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Original article
Asbestos bodies in bronchoalveolar lavage in the 21st century: a time-trend analysis in a clinical population
  1. Valerie Nuyts1,
  2. Hadewijch Vanhooren1,
  3. Sarah Begyn1,
  4. Kristiaan Nackaerts2,
  5. Benoit Nemery1,2
  1. 1Department of Public Health and Primary Care, Centre for Environment and Health, KU Leuven, Leuven, Belgium
  2. 2Department of Respiratory Diseases, University Hospitals Leuven, University of Leuven, Leuven, Belgium
  1. Correspondence to Professor Benoit Nemery, Laboratory of Pneumology, Herestraat 49 (O&N1 706), Leuven B-3000, Belgium; ben.nemery{at}kuleuven.be

Abstract

Objectives Asbestos bodies (AB) in bronchoalveolar lavage (BAL) can be detected by light microscopy and their concentration is indicative of past cumulative asbestos exposure. We assessed clinical and exposure characteristics, as well as possible time trends, among patients in whom AB had been quantified in BAL.

Methods BAL samples obtained from 578 participants between January 1997 and December 2014 were available for analysis. The processing of samples and the microscopic analysis were performed by a single expert and 76% of samples came from a single tertiary care hospital, allowing clinical and exposure data to be extracted from patient files.

Results The study population (95% males) had a mean age of 62.5 (±12.4) years. AB were detected in 55.2% of the samples, giving a median concentration of 0.5 AB/mL (95th centile: 23.6 AB/mL; highest value: 164.5 AB/mL). The AB concentration exceeded 1 AB/mL in 39.4% and 5 AB/mL in 17.8%. A significant decrease from a geometric mean of 0.93 AB/mL in 1997 to 0.2 AB/mL in 2014 was apparent. High AB concentrations generally corresponded with occupations with (presumed) high asbestos exposure. AB concentrations were higher among patients with asbestosis and pleural plaques, when compared with other disease groups. Nevertheless, a substantial proportion of participants with likely exposure to asbestos did not exhibit high AB counts.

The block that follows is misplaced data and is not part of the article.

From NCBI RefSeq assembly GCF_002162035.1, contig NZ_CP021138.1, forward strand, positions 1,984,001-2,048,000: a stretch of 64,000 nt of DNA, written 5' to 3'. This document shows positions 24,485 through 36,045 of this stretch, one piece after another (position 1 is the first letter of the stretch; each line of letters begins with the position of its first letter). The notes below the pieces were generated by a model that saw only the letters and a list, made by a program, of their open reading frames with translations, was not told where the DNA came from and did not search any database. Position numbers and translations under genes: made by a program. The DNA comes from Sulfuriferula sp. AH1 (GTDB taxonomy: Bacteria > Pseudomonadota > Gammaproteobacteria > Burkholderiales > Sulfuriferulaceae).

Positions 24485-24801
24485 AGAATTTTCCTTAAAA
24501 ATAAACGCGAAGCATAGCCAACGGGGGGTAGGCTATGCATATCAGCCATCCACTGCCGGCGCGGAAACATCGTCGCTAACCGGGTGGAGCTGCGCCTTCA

Conclusions This retrospective study of a large clinical population supports the value of counting AB in BAL as a complementary approach to assess past exposure to asbestos.

  • Bronchoalveolar Lavage
  • Occupational exposure
  • Asbestos Bodies
  • Asbestos-related diseases

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Footnotes

  • Contributors VN searched for the diseases and the occupations of the patients, did all the statistical tests, wrote the article and made all conclusions in collaboration with BN. HV performed all the technical analysis (processing and counting of asbestos bodies under the light microscope). SB collaborated in the clinical assessment of patients. KN checked the writing and the ideas behind the article. BN conceived the study, checked the writing of the article and made all the conclusions in collaboration with VN.

  • Funding This research received financial support from the Foundation against Cancer, Belgium (Project 2012-222).

  • Competing interests None declared.

  • Ethics approval The Medical Ethical Committee of University Hospital KU Leuven (UZ Leuven).

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